Post: At the end of parashat Balak, we read:
|25. Balaam arose, went, and returned home, and Balak went on his way.||כה. וַיָּקָם בִּלְעָם וַיֵּלֶךְ וַיָּשָׁב לִמְקֹמוֹ וְגַם בָּלָק הָלַךְ לְדַרְכּוֹ:|
And earlier, we learned that his home was in Petor, in Aram. If so, it is strange that he would be killed in the war with Midian. Yet this is what happens, in parashas Matos:
|8. And they killed the Midianite kings upon their slain: Evi, Rekem, Zur, Hur, and Reba, the five kings of Midian, and Balaam the son of Beor they slew with the sword.||ח. וְאֶת מַלְכֵי מִדְיָן הָרְגוּ עַל חַלְלֵיהֶם אֶת אֱוִי וְאֶת רֶקֶם וְאֶת צוּר וְאֶת חוּר וְאֶת רֶבַע חֲמֵשֶׁת מַלְכֵי מִדְיָן וְאֵת בִּלְעָם בֶּן בְּעוֹר הָרְגוּ בֶּחָרֶב:|
How was he here? Rashi explains, based on a midrash:
|the five kings of Midian: Do I not see that the verse lists five [kings]? Why was it necessary [for Scripture] to say “five”? But it is to teach you that they were all equally involved in the conspiracy, and they all received the same punishment. Balaam went there [to Midian] to receive his reward for the twenty-four thousand that had fallen from Israel as a result of his advice, and now he left Midian to meet the Israelites, and he offered them harmful advice. He said to them, “If, when you were six hundred thousand, you could not overcome them, and now with twelve thousand, you come to fight?” They gave him his just deserts-in full, without depriving him in the least. — [Sifrei Mattoth 40]||חמשת מלכי מדין: וכי איני רואה שחמשה מנה הכתוב, למה הוזקק לומר חמשת, אלא ללמדך ששוו כולם בעצה והושוו כולם בפורענות. בלעם הלך שם ליטול שכר עשרים וארבעה אלף שהפיל מישראל בעצתו, ויצא ממדין לקראת ישראל ומשיאן עצה רעה. אמר להם אם כשהייתם ששים רבוא לא יכולתם להם, ועכשיו בי"ב אלף אתם באים להלחם. נתנו לו שכרו משלם ולא קפחוהו:|
That is, indeed Bilaam returned to his place, as it stated at the end of Balak. But we see that Bilaam had given them the eitza about Baal Peor. Where do we see this? Well, for one, later in the perek:
|16. They were the same ones who were involved with the children of Israel on Balaam's advice to betray the Lord over the incident of Peor, resulting in a plague among the congregation of the Lord.||טז. הֵן הֵנָּה הָיוּ לִבְנֵי יִשְׂרָאֵל בִּדְבַר בִּלְעָם לִמְסָר מַעַל בַּי־הֹוָ־ה עַל דְּבַר פְּעוֹר וַתְּהִי הַמַּגֵּפָה בַּעֲדַת יְ־הֹוָ־ה:|
And so, Bilaam gave this advice, returned to his home. And then when 24,000 perished, he came to Midian to collect his reward. He adds this bit of advice to Israel, which places him at this particular scene, but regardless, this explains why he is not in Peor.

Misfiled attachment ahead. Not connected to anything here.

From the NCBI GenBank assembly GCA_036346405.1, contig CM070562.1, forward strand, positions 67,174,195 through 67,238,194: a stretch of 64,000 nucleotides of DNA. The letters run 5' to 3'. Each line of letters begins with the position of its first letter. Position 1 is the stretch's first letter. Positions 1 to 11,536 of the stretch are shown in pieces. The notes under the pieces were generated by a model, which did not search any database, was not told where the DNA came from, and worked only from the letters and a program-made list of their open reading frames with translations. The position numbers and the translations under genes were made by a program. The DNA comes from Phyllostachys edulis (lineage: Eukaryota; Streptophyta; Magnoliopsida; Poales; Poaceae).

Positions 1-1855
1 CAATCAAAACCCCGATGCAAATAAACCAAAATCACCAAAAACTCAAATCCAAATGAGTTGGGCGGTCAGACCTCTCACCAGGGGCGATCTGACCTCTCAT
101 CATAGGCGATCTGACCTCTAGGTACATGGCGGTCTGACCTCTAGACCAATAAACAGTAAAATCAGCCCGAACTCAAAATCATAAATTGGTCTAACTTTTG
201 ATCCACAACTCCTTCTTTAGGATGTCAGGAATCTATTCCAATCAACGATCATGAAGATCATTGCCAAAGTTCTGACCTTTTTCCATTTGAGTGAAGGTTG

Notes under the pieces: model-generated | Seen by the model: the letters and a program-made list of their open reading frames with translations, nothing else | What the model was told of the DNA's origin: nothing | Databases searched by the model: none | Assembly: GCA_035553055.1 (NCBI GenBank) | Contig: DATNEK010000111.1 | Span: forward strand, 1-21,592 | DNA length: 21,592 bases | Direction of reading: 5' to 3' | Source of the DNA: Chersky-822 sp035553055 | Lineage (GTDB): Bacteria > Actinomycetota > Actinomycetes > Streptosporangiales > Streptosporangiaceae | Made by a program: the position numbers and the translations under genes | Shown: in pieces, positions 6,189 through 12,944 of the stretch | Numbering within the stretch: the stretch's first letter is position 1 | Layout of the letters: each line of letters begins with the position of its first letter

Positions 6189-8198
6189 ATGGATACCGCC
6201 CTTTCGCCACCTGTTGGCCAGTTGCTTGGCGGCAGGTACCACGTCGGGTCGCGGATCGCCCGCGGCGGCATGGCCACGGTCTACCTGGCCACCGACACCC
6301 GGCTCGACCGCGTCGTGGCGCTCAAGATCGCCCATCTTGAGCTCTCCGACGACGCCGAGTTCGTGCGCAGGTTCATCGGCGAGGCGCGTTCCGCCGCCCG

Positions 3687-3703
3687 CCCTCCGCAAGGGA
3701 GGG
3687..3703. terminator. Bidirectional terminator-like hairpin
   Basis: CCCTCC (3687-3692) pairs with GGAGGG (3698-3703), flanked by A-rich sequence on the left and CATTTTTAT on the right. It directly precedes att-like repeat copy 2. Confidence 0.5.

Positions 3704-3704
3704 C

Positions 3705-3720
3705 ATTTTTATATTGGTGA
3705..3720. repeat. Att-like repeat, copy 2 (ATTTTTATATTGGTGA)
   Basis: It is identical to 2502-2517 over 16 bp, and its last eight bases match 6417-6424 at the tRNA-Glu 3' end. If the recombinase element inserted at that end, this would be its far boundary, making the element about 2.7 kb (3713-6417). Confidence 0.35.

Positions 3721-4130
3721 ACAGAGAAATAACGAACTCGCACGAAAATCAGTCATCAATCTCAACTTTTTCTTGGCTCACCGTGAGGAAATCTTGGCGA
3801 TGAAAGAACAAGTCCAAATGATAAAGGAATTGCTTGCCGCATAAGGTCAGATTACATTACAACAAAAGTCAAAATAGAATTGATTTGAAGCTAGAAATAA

This travel back and forth seems a bit speculative. This is why Ibn Caspi writes:
ואת בלעם בן בעור. אין לנו בזה רק מה שעינינו
מאות, והוא כי נמצא אז במדין , אם כי לא נדע סבת המצאו שם,
כי לא פורש בתורה ומי ינבא, ואם לא זכר מציאותו לא ידענוהו:
That is, he takes a very conservative approach. The pasuk tells us that he was there in Midian, and so of course we accept that. But the Torah also does not reveal to us just how he came to be in Midian at that time. (Presumably, he is thinking of Bilaam "returning to his place" at the end of Balak as a confounding factor.) And so, we should say "we don't know it" because the Torah did not tell us, rather than proffering an elaborate midrashic explanation -- or some other explanation.
I saw another explanation cited in the name of Rav Saadia Gaon:
That is an interesting possibility. Another one, I would suggest myself, is that וַיָּשָׁב לִמְקֹמוֹ וְגַם בָּלָק הָלַךְ לְדַרְכּוֹ is idiomatic, and doesn't mean that Bilaam literally went to "his place", meaning Petor, but he went to whatever place he was going to, just as Balak went off on his own road. I am not so convinced by my own suggestion here.
Another possibility is that indeed, Bilaam returned to Petor. But then he was approached by the kings of Midian; and he gave them this advice regarding Baal Peor, and so he was present in Midian at the time of the battle. This sounds almost like a variant of the midrash! How can this work out, based on the pesukim? I would suggest as follows -- the Torah really records two incidents involving Bilaam, which happened in close proximity to one another, and involving some of the same parties. And so the Torah folds many of the details in together.
There is the straightforward story of Balak and Bilaam. Then, there is the following which occurs after Balak went on his path and Bilaam returned to Petor:
|1. The children of Israel journeyed and encamped in the plains of Moab, across the Jordan from Jericho.||א. וַיִּסְעוּ בְּנֵי יִשְׂרָאֵל וַיַּחֲנוּ בְּעַרְבוֹת מוֹאָב מֵעֵבֶר לְיַרְדֵּן יְרֵחוֹ:|
Thus, Moav sparked Midian to take action. This action was not cursing, Rather:
|7. So the elders of Moab and the elders of Midian went, with magic charms in their hands, and they came to Balaam and conveyed Balak's message to him.||ז. וַיֵּלְכוּ זִקְנֵי מוֹאָב וְזִקְנֵי מִדְיָן וּקְסָמִים בְּיָדָם וַיָּבֹאוּ אֶל בִּלְעָם וַיְדַבְּרוּ אֵלָיו דִּבְרֵי בָלָק:|
There is a folding over of the elders of Moav and the elders of Midian here. Both went to Bilaam, but at different times. Thus, in the next pasuk, we only see the Moabite nobles:
|8. He said to them, "Lodge here for the night, and I will give you an answer when the Lord speaks to me." So the Moabite nobles stayed with Balaam.||ח. וַיֹּאמֶר אֲלֵיהֶם לִינוּ פֹה הַלַּיְלָה וַהֲשִׁבֹתִי אֶתְכֶם דָּבָר כַּאֲשֶׁר יְדַבֵּר יְ־הֹוָ־ה אֵלָי וַיֵּשְׁבוּ שָׂרֵי מוֹאָב עִם בִּלְעָם:|
Then, perek 25, with the incident in Shittim, which is attributed to Bilaam's advice, and so on and so forth. Indeed, Ibn Ezra equates the elders of Midian with the five kings of Midian mentioned in Matos.